On 17 July, the Jakarta Post ran an interesting opinion piece by Endy M. Bayumi on what it means to be indigenous in Indonesia. The question arose because Miss Indonesia, Nadine Chandrawinata, doesn’t look sufficiently “indigenous.”
It was a coincidence that around the time she gave this interview, the House of Representatives last week unanimously endorsed the new citizenship bill that cleared up the legal definition of “indigenous”.
The bill defines citizens of this republic as Indonesia asli, or indigenous Indonesians, and it goes on to define “indigenous” not by one’s race or ethnicity, but rather by one’s being born on Indonesian soil, and never having taken up any foreign citizenship….
Prior to this law, Indonesians of Chinese descent — and to a lesser extent those of Arab, European and Indian blood — have had to put up with discriminatory treatment because they were not considered indigenous, although they may have been born here or their families may have been here for many generations….
The term “indigenous” itself is a misnomer.
The Malays in Indonesia may lay claim to being the indigenous people in the western part of the country, but the Melanesians (with a darker complexion) dominate the eastern part of the archipelago. So we have two indigenous groups in this country.
But can the Malays in Sumatra, Java, Kalimantan and Sulawesi truly claim to be Indonesia asli? Shouldn’t that claim belong more to the aborigines, like the Suku Anak Dalam in Jambi and others whose existence is on the verge of extinction?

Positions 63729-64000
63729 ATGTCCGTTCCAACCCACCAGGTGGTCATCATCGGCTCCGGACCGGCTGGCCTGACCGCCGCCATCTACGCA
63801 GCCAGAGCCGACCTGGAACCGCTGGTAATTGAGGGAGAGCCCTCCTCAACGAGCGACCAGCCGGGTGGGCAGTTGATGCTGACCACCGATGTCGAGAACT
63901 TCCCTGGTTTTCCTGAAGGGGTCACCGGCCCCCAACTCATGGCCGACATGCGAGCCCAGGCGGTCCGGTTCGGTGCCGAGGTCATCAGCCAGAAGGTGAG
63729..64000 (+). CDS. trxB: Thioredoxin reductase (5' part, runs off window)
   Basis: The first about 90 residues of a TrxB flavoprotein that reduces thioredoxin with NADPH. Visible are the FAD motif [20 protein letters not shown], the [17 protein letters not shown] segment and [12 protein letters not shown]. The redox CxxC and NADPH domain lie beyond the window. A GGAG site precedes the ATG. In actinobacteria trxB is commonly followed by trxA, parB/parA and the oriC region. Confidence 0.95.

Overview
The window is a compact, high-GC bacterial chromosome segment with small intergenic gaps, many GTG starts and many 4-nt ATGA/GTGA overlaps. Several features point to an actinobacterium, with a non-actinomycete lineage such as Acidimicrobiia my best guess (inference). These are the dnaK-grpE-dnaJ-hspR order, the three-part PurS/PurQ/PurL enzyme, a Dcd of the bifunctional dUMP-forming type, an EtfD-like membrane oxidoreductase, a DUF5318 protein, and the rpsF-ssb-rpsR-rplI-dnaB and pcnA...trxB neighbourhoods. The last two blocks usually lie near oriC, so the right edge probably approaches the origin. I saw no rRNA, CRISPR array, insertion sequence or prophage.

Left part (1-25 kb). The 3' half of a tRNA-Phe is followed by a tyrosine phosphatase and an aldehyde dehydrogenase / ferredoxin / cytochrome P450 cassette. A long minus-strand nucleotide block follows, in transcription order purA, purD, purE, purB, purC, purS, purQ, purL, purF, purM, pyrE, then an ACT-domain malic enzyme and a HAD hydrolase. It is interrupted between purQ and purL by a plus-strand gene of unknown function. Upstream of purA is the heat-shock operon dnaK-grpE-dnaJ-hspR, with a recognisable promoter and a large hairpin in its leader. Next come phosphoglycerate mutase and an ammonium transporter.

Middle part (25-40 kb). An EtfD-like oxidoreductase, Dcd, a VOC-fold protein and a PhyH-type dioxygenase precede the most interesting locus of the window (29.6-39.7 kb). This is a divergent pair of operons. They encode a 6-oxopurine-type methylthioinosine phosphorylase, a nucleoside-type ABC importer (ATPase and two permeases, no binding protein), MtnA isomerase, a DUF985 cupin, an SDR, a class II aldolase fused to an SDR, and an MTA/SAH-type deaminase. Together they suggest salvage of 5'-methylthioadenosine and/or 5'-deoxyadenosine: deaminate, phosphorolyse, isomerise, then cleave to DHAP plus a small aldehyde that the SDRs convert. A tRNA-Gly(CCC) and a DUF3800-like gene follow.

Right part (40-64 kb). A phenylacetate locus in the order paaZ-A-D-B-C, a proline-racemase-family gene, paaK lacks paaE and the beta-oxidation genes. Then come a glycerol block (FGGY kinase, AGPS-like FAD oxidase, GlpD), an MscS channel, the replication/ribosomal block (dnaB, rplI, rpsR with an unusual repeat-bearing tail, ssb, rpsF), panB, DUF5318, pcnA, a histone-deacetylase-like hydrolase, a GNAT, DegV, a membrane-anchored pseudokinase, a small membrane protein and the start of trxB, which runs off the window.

One theory has it that the Malays currently inhabiting much of mainland Southeast Asia and the archipelago are descendants of people who migrated south down the Mekong River many thousand years ago. [Or ancestral Austronesian speakers came off the south coast of China, or out of Taiwan, down through the Philippines. So what? Malay dialects spread throughout the Indonesian archipelago much more recently—hundreds, not thousands, of years ago—probably spreading with Muslim traders along the coasts and up the major rivers of island Southeast Asia.–J.]
The Malays therefore are not Indonesia asli. But they can claim to be “more indigenous” by being here first, long before the Indians, Arabs, Chinese and Europeans came to this part of the world.
Malaysia, being a federation of sultanates, claims that all land belongs to the rulers, and thus to the indigenous Malay and Muslims. Non-Malays (the Chinese and Indians) are guests of the land and treated as second-class citizens with fewer rights.
Thankfully, Indonesia was a republic from its inception, and the land (and the water between the islands) belongs to the republic and its people, and not to any exclusive race or religious group.
The new citizenship law thus essentially recognizes that we are all indigenous, irrespective of the color of our skin, the language we speak, or the religion we follow.
This land is our land. If some of us want to claim to be more indigenous than others, let them be, but don’t expect the law to treat them differently.
And as for Nadine, she has as much right to represent Indonesia at Miss Universe 2006 as anyone else who is an Indonesian by blood and by law.
I don’t care at all about Miss Indonesia, but the new citizenship law sounds like a good thing.
via Colby Cosh
My favorite restaurant in Indonesia’s Ambon City during my academic junket in 1991 was named Pondok Asli, a place fancy enough to be translated Maison d’Indigènes rather than Native Hut. It was destroyed, like most of urban Ambon, after the Laskar Jihad invaded in 2000. Our Fulbright group tour was housed with host families in Poka and Rumah Tiga, near Pattimura University, which was also utterly destroyed by foreign jihadis. I’m not sure how many of our host families were slaughtered in the process. I have fond memories of eastern Indonesia, whether Muslim or Christian, but I scorn anyone who tries to make excuses for the jihadis.